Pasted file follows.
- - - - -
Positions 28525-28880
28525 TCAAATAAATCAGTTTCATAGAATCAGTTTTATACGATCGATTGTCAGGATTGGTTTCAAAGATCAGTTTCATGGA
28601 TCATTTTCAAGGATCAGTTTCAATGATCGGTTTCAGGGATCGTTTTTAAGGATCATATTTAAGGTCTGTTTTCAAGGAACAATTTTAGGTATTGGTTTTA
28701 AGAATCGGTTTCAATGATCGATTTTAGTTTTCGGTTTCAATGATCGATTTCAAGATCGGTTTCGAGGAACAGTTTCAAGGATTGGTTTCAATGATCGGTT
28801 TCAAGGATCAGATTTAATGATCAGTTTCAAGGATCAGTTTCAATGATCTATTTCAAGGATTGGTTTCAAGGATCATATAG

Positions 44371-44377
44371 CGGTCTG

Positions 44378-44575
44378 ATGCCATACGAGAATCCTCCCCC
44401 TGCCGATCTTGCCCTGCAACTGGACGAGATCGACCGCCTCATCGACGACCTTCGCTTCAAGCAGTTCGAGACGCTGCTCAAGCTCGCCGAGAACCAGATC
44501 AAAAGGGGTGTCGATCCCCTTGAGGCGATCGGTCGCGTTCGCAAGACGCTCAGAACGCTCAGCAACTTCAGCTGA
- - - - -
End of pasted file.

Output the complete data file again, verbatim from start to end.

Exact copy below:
Positions 28525-28880
28525 TCAAATAAATCAGTTTCATAGAATCAGTTTTATACGATCGATTGTCAGGATTGGTTTCAAAGATCAGTTTCATGGA
28601 TCATTTTCAAGGATCAGTTTCAATGATCGGTTTCAGGGATCGTTTTTAAGGATCATATTTAAGGTCTGTTTTCAAGGAACAATTTTAGGTATTGGTTTTA
28701 AGAATCGGTTTCAATGATCGATTTTAGTTTTCGGTTTCAATGATCGATTTCAAGATCGGTTTCGAGGAACAGTTTCAAGGATTGGTTTCAATGATCGGTT
28801 TCAAGGATCAGATTTAATGATCAGTTTCAAGGATCAGTTTCAATGATCTATTTCAAGGATTGGTTTCAAGGATCATATAG

Positions 44371-44377
44371 CGGTCTG

Positions 44378-44575
44378 ATGCCATACGAGAATCCTCCCCC
44401 TGCCGATCTTGCCCTGCAACTGGACGAGATCGACCGCCTCATCGACGACCTTCGCTTCAAGCAGTTCGAGACGCTGCTCAAGCTCGCCGAGAACCAGATC
44501 AAAAGGGGTGTCGATCCCCTTGAGGCGATCGGTCGCGTTCGCAAGACGCTCAGAACGCTCAGCAACTTCAGCTGA